Audio quality has always been more important than the visual presentation, so long as the image meets certain minimum standards. When customers leave a theatre and are asked what they enjoyed about the experience, “great sound” is mentioned far more frequently than is visual quality. Surround sound and large, powerful subwoofers make theatre sound hard to replicate at home.

The aspect of visual presentation that cinema customers mention most is the size of the screen. As long as the image is in focus and the brightness is over a low minimum, making the screen larger is the best way to impress customers. It is hard to add anything to the visual presentation that will impress theatre customers to make them remember the experience.

The quality of concessions has been hard to improve over the last few decades. The soda and candy are all provided by large corporations and are the same in every theatre. In general, the food offerings do not factor into the choice of a theatre, but this is also changing. More theatres are experimenting with in-house dining and alcohol sales. Some are finding these services are attracting more customers. While it can be hard to compete with an established popular restaurant, if the quality of the food is first-rate it is quite possible that customers will go to a theatre for a good dinner and drinks and the convenience of a movie at the same location.

When you put the new offerings together—larger projection screens, upgraded sound, and premium seats that can be reserved ahead of time—you get an impressive improvement in the theatre experience.

Another factor that may overwhelm anything else on the list is a powerful brand name. IMAX has been the leader in premium auditoriums for a long time and has built one of the most powerful brands in the world. Over the last few years, they moved that brand name into commercial cinemas, converting standard auditoriums into IMAX auditoriums. The results have been very impressive, with IMAX auditoriums booking many times more revenue than standard auditoriums of the same size.

While IMAX has been the leader in premium cinema technology for decades, digital cinema has leveled the playing field. In former days, the 70mm IMAX projectors were not practical for general cinema use. But today all cinemas use the same digital projectors that IMAX theatres use. It is much easier to create a premium cinema experience that cost millions only a decade ago.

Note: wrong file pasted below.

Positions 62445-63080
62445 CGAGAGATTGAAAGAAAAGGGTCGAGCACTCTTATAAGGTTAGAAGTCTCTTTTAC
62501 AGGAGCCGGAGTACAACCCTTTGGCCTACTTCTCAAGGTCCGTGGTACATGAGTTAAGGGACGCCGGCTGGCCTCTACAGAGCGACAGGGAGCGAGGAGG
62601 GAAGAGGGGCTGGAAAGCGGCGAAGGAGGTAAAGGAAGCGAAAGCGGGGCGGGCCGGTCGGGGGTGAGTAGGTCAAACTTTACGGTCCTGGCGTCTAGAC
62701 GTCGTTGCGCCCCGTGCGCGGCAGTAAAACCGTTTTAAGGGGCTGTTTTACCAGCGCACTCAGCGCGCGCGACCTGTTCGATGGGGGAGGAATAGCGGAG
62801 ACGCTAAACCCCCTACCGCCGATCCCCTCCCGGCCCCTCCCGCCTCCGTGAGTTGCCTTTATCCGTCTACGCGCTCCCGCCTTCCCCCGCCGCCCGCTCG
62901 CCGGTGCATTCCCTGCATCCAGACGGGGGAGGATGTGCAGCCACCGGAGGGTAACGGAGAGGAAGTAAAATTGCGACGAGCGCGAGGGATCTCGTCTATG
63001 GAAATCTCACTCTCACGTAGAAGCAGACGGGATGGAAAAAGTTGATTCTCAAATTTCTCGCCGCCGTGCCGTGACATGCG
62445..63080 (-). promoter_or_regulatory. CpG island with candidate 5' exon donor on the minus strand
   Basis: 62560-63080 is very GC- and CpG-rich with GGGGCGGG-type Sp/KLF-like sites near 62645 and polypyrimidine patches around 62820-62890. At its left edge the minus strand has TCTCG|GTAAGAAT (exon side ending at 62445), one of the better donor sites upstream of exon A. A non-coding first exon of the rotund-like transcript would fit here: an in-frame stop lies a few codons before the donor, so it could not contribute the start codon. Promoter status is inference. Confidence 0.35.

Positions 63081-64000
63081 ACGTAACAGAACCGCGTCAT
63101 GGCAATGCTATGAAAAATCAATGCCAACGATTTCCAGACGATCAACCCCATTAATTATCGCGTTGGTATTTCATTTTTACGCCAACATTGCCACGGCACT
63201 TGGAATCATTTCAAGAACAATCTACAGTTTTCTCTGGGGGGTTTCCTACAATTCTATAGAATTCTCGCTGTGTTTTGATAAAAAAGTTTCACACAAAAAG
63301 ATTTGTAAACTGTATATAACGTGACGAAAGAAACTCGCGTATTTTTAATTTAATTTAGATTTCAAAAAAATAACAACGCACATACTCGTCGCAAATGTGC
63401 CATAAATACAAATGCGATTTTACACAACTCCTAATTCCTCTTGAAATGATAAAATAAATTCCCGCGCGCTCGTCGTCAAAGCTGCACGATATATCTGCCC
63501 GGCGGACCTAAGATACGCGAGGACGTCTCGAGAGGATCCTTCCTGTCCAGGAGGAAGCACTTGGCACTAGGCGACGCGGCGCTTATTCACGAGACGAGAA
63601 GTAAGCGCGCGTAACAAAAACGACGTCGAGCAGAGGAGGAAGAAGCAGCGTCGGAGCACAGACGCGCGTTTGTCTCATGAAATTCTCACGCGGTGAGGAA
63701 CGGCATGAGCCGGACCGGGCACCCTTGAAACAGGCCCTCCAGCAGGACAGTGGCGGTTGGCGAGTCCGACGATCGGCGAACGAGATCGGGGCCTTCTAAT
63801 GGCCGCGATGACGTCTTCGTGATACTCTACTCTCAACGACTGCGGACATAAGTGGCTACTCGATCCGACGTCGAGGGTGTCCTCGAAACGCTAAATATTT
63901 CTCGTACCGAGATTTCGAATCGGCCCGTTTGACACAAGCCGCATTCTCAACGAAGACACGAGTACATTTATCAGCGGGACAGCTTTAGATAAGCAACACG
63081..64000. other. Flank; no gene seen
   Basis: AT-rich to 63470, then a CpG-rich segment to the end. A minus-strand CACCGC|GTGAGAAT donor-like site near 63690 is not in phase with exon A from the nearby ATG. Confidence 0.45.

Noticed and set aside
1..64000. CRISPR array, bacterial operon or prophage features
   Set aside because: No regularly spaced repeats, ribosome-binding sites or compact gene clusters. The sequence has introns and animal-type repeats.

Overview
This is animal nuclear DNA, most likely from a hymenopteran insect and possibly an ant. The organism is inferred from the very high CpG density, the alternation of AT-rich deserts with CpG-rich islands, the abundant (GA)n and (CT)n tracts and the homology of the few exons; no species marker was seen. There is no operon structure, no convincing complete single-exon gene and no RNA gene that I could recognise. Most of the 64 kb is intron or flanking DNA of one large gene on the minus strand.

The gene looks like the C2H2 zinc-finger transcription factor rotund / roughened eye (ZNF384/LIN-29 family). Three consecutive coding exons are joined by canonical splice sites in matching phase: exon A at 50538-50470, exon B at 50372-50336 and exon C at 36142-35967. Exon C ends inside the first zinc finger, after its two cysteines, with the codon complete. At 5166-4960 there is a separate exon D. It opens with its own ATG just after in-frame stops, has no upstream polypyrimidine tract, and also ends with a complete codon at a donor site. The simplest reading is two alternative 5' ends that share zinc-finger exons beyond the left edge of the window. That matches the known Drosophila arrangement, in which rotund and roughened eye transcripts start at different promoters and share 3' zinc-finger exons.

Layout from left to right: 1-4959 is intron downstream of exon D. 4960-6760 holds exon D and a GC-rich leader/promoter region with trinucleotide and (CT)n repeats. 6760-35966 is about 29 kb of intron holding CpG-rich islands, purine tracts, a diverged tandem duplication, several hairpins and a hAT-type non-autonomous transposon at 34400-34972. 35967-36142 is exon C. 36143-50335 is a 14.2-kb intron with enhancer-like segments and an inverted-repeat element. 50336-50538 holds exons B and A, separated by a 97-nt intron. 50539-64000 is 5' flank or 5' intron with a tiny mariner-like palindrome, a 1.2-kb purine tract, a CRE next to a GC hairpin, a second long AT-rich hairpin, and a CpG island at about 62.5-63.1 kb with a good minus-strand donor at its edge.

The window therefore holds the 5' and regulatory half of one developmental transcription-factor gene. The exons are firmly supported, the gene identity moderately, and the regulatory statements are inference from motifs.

Most exhibitors around the world are now creating their own branded premium cinema experience. With names like XD, RPX, Ultra-AVX, ETX, Big-D and others, exhibitors are drawing customers from a much wider area than before. Customers are responding to the higher-quality experience, bypassing theatres that are nearby to attend a premium theatre and paying more money for the experience. The effort has been worth it. Cinemark, for example, recently reported that 25% of their revenue in their recent quarter came from premium ticket sales for 3D, IMAX and their own XD presentations.

Digital-cinema conversion is not nearly over. Yes, the projectors have been changed, but now the rest of the auditorium is being upgraded to provide a complete premium experience. Soon, entire theatres will become premium destinations with every auditorium featuring luxury seats, enhanced sound and large screens. If a cinema is designed and operated well, moviegoers will feel they got their money's worth before the movie begins; and after the credits finish, the experience should be even more memorable than before—regardless of the quality of the movie. If the customer remembers the theatre more than the movie, then the theatre owner will gain a loyal customer.

For the last eight years, Rod Archer led product management at RealD